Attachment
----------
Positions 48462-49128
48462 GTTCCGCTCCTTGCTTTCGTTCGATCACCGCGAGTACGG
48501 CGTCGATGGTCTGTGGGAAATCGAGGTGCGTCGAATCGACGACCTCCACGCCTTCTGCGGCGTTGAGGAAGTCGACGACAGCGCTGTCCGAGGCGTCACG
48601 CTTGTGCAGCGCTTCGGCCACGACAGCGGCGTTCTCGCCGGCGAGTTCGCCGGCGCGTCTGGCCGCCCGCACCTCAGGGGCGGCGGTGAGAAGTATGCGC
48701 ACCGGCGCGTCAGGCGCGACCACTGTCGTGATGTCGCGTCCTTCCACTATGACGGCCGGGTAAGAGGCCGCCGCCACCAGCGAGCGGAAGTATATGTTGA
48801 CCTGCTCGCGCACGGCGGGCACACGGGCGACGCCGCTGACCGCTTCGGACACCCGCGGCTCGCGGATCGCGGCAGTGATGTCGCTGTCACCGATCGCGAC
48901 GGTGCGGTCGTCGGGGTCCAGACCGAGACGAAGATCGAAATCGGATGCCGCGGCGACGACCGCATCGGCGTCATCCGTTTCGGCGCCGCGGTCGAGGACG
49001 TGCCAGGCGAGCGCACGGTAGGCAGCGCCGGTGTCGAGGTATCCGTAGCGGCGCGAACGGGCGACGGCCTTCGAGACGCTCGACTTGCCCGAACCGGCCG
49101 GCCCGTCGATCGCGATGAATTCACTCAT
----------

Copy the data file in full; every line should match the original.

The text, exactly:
Positions 48462-49128
48462 GTTCCGCTCCTTGCTTTCGTTCGATCACCGCGAGTACGG
48501 CGTCGATGGTCTGTGGGAAATCGAGGTGCGTCGAATCGACGACCTCCACGCCTTCTGCGGCGTTGAGGAAGTCGACGACAGCGCTGTCCGAGGCGTCACG
48601 CTTGTGCAGCGCTTCGGCCACGACAGCGGCGTTCTCGCCGGCGAGTTCGCCGGCGCGTCTGGCCGCCCGCACCTCAGGGGCGGCGGTGAGAAGTATGCGC
48701 ACCGGCGCGTCAGGCGCGACCACTGTCGTGATGTCGCGTCCTTCCACTATGACGGCCGGGTAAGAGGCCGCCGCCACCAGCGAGCGGAAGTATATGTTGA
48801 CCTGCTCGCGCACGGCGGGCACACGGGCGACGCCGCTGACCGCTTCGGACACCCGCGGCTCGCGGATCGCGGCAGTGATGTCGCTGTCACCGATCGCGAC
48901 GGTGCGGTCGTCGGGGTCCAGACCGAGACGAAGATCGAAATCGGATGCCGCGGCGACGACCGCATCGGCGTCATCCGTTTCGGCGCCGCGGTCGAGGACG
49001 TGCCAGGCGAGCGCACGGTAGGCAGCGCCGGTGTCGAGGTATCCGTAGCGGCGCGAACGGGCGACGGCCTTCGAGACGCTCGACTTGCCCGAACCGGCCG
49101 GCCCGTCGATCGCGATGAATTCACTCAT